Construction Law Insights

Marathon Res. Mgmt. Grp., LLC v. C. Cornell, Inc., 2020 U.S. Dist. LEXIS 109892, 2020 WL 3442322 (E.D. Va. Jun. 23, 2020)

In March 2018, defendant C. Cornell, Inc. d/b/a Certa Pro Painters of College Station (“Certa Pro”) obtained a default judgment against Marathon Residential Management Group, LLC (“Marathon”) in the district court of Brazos County, Texas (“Texas Court”) for breach of contract for failure to pay Certa Pro for painting and cleaning rooms in a building in College Station, Texas, as invoiced to Marathon on August 22, 2017 and September 11, 2017. The Texas Court awarded Certa Pro $40,263.00 for its unpaid invoices, $15,000 in reasonable attorneys’ fees, pre- and post-judgment interest, and costs. In December 2018, Marathon sued Certa Pro in Richmond Circuit Court, and Certa Pro removed the action to federal court.

Marathon alleged that Certa Pro executed a Master Services Agreement (“MSA”) with Marathon on September 23, 2017, which included the following forum selection clause: “[t]he validity, construction, interpretation, performance, and jurisdictional venue pertaining to this [MSA] shall be governed and construed in accordance with the laws of Virginia” and the Richmond Circuit Court has “personal jurisdiction” over Certa Pro. Marathon alleges that Certa Pro breached the terms of the MSA by filing suit in the Texas Court and by contacting one of Marathon’s customers by means of a writ of garnishment issued by the Texas Court to collect on the judgment. Because the six documents are attached to the Complaint or expressly referenced by the Complaint, the court considered those documents in deciding to grant Certa Pro’s motion to dismiss for failure to state a claim under Rule 12(b)(6).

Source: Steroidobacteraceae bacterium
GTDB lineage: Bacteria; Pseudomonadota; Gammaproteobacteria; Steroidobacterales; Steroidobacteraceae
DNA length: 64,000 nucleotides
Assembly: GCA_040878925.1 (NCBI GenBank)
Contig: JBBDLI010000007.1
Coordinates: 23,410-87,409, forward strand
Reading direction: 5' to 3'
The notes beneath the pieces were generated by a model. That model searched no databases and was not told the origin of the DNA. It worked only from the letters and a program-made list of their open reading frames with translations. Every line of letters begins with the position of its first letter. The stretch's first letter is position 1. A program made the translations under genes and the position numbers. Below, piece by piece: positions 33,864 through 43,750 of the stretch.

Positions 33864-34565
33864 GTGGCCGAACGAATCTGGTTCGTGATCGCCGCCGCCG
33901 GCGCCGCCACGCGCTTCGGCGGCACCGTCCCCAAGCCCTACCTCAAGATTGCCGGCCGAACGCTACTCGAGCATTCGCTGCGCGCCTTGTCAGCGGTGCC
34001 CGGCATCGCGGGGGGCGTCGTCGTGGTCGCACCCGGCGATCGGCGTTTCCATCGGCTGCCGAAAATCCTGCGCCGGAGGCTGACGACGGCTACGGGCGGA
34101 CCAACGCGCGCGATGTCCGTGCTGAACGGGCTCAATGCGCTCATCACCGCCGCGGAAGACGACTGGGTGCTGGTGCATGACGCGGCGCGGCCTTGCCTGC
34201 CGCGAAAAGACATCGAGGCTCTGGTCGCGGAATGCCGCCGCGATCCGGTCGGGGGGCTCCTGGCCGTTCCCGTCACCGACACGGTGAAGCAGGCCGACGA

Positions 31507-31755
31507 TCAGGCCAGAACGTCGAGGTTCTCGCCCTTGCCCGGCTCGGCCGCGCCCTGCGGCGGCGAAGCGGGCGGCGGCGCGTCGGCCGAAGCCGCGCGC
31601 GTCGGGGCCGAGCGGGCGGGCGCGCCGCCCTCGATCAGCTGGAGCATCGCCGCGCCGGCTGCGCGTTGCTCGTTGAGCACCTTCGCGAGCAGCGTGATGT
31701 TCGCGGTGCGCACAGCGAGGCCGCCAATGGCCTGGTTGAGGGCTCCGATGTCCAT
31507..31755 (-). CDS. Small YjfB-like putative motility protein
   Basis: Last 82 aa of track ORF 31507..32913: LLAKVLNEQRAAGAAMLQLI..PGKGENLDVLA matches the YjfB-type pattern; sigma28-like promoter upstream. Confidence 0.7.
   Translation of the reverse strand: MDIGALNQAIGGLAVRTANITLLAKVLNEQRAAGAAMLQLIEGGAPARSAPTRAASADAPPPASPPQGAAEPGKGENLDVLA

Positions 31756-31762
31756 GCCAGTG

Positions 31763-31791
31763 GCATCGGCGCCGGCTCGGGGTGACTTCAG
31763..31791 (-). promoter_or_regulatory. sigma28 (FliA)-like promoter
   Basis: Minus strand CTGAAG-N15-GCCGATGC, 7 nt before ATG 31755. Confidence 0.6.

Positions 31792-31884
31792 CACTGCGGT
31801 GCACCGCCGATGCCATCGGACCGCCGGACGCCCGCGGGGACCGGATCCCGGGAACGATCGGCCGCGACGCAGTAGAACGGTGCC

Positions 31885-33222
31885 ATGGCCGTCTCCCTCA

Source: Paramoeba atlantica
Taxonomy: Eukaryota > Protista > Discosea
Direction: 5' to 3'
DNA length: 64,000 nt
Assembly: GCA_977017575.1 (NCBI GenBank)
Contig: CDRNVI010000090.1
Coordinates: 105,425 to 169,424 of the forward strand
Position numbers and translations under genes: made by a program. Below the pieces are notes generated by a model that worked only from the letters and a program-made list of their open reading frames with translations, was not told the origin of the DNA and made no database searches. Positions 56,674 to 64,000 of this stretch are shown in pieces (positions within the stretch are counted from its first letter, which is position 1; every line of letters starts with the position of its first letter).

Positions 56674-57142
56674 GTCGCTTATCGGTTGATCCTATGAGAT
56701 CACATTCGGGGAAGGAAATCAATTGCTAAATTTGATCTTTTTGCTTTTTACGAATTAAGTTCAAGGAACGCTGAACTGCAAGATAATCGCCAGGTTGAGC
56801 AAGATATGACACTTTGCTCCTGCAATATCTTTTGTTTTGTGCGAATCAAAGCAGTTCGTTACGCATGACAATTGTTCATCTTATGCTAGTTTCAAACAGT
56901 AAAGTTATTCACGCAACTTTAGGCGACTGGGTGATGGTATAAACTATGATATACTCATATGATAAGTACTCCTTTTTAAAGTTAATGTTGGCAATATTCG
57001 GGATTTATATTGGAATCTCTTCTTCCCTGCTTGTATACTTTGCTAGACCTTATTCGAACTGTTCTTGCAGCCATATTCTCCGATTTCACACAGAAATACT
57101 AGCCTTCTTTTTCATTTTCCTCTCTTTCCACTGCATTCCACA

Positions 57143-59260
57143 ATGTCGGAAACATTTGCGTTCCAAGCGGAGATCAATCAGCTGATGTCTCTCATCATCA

The court dismissed the breach of contract claim related to the forum selection clause, because Certa Pro’s invoices to Marathon predated the MSA by one month and two weeks, respectively. Nothing in the MSA supports the unusual position that its terms would apply to services completed before the execution of the MSA. The MSA’s repeated use of the word “shall” and not the past tense “shall have” demonstrates the parties’ intention for the MSA to apply to future work. Nor did the MSA incorporate prior contracts between Marathon and Certa Pro. The court also dismissed the claim for unauthorized contact with a Marathon customer. If the prosecution of the action in the Texas Court did not violate the MSA, then, for the same reasons as stated above, the execution of the judgment did not violate the MSA. In addition, the only communication at issue in Marathon’s complaint is the Texas Court’s issuance of the writ of garnishment. Under the plain language of the MSA, this does not constitute a communication by Certa Pro.

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